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I try to print size_t by casting to unsigned long (as suggested in the book "C programming a modern approach) like the following:

printf("size:%lu, bsize:%lu", (unsigned long)size, (unsigned long)bsize);
printf("size:%lu, bsize:%lu", ((unsigned long)size), ((unsigned long)bsize));

The first line would give me warning (gcc):

warning: format '%lu' expects argument of type 'long unsigned int', but argument 2 has type 'size_t' [-Wformat]

What's the difference between the first line and the second line? All I did was putting extra parenthesis, what exactly does that do?

I know I can use "%z" but this problem bugs me.

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Your error message does not relate to your example, check your example program. –  ouah Jun 16 '13 at 11:20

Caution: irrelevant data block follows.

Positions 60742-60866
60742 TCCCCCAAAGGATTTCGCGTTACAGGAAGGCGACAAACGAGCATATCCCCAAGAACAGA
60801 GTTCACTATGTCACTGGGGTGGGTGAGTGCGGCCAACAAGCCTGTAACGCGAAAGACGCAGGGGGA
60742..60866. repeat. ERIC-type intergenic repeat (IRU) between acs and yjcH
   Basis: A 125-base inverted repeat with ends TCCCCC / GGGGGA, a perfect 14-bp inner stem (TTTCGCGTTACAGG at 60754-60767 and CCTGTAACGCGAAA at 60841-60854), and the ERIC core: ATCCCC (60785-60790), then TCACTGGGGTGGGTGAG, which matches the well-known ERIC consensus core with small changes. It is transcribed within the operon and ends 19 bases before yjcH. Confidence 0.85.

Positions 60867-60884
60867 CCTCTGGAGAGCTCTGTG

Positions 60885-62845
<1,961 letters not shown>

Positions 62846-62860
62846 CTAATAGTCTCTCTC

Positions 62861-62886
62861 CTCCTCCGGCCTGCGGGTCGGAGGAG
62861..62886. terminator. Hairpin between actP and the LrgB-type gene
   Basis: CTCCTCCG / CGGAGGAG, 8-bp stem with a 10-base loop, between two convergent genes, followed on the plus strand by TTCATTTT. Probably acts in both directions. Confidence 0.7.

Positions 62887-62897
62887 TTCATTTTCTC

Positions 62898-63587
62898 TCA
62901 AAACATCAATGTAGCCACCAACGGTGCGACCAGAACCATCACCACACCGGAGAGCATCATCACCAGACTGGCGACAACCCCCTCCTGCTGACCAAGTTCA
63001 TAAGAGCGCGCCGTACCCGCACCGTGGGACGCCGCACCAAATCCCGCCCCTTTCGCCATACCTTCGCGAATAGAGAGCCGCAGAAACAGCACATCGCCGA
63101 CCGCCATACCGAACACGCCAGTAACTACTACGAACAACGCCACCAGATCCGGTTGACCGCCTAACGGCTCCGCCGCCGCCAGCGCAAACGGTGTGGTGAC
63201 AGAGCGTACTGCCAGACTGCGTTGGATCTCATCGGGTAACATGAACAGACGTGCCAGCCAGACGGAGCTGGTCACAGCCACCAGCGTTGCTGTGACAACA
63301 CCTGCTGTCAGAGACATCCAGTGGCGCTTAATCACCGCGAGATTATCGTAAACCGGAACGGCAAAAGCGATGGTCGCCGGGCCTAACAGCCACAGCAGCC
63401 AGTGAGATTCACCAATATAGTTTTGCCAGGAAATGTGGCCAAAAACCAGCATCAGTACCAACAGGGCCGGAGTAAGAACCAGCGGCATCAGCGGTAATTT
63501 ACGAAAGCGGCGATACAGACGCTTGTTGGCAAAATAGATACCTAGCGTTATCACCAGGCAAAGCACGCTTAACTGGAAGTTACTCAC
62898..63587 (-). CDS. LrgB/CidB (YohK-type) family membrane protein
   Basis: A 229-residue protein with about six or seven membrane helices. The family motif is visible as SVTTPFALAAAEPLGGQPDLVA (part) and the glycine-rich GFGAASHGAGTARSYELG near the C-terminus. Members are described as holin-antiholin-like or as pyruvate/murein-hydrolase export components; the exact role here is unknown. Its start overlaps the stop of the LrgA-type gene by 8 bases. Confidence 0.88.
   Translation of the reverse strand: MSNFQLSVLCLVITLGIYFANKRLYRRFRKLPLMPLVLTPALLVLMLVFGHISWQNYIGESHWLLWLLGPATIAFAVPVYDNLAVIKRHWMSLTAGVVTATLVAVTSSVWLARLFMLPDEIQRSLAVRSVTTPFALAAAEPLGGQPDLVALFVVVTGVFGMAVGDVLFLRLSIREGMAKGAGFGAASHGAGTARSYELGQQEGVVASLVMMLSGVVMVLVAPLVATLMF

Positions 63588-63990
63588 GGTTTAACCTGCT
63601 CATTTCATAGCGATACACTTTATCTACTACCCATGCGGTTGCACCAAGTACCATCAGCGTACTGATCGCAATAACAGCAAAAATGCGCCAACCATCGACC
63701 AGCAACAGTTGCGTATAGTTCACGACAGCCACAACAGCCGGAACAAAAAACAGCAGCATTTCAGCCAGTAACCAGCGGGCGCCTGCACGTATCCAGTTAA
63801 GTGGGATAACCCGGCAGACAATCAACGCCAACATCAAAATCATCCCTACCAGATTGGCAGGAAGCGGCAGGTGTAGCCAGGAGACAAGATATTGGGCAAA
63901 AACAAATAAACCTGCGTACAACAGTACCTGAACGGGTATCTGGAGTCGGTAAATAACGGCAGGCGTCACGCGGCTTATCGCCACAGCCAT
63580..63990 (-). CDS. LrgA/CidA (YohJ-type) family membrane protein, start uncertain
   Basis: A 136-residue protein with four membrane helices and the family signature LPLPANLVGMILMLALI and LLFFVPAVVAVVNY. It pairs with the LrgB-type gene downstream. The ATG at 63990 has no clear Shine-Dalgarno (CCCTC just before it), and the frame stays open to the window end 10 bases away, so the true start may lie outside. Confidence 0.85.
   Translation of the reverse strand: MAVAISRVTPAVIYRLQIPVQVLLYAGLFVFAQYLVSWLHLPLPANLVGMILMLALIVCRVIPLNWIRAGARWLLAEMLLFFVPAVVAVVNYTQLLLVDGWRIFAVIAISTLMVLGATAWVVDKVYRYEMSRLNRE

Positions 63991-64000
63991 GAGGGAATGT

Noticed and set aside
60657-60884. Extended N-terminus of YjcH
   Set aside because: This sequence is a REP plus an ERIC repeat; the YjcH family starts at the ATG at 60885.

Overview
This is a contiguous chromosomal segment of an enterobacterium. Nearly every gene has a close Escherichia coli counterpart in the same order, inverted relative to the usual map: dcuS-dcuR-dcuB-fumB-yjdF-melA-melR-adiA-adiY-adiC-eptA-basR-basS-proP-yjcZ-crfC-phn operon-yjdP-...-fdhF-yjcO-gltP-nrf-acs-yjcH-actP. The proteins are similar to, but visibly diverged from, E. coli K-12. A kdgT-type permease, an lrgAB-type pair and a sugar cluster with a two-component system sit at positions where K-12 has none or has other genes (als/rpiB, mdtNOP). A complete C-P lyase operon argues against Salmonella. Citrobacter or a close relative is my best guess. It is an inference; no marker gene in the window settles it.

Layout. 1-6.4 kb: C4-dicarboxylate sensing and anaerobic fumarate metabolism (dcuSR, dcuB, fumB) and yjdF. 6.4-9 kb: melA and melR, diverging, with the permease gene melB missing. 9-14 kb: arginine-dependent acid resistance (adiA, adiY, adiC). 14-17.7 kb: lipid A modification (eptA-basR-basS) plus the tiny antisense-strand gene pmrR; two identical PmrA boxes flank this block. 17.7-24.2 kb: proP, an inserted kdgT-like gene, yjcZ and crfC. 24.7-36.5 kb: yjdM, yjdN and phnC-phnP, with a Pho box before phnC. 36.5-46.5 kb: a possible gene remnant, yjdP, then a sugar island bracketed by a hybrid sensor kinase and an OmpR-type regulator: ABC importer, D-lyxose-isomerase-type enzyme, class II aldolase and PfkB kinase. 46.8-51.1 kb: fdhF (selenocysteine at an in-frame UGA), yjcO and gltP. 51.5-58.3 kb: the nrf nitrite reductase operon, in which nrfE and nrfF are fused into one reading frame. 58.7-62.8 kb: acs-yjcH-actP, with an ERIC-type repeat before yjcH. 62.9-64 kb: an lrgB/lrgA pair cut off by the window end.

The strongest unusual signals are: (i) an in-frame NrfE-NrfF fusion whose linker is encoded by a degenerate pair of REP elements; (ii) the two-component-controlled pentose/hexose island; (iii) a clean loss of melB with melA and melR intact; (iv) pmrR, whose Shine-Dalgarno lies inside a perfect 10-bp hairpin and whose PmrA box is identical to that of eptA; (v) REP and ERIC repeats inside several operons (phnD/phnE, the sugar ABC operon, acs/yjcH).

Why don't you cast it in int ? Or you could use the %zu format. Casts should be avoided as much as possible. –  Mathuin Jun 16 '13 at 11:28
On a 32bit OS size_t most likely is an unsigned int. –  alk Jun 16 '13 at 11:32
Works fine: ideone.com/JBszdh –  jxh Jun 16 '13 at 12:06
ok maybe I do have some macro which mess it up let me check. –  huggie Jun 16 '13 at 13:04

1 Answer 1

up vote 2 down vote accepted

Assuming there are no ugly #defines around

printf("size:%lu, bsize:%lu", (unsigned long)size, (unsigned long)bsize);


printf("size:%lu, bsize:%lu", ((unsigned long)size), ((unsigned long)bsize));

are equivalent.

And therefore they shall result in the same code/warnings/errors.

If they don't, there is something broken.

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OK maybe it is some silly macro I haven't figure it out yet, but a simple example work just fine. Thanks. –  huggie Jun 16 '13 at 13:07

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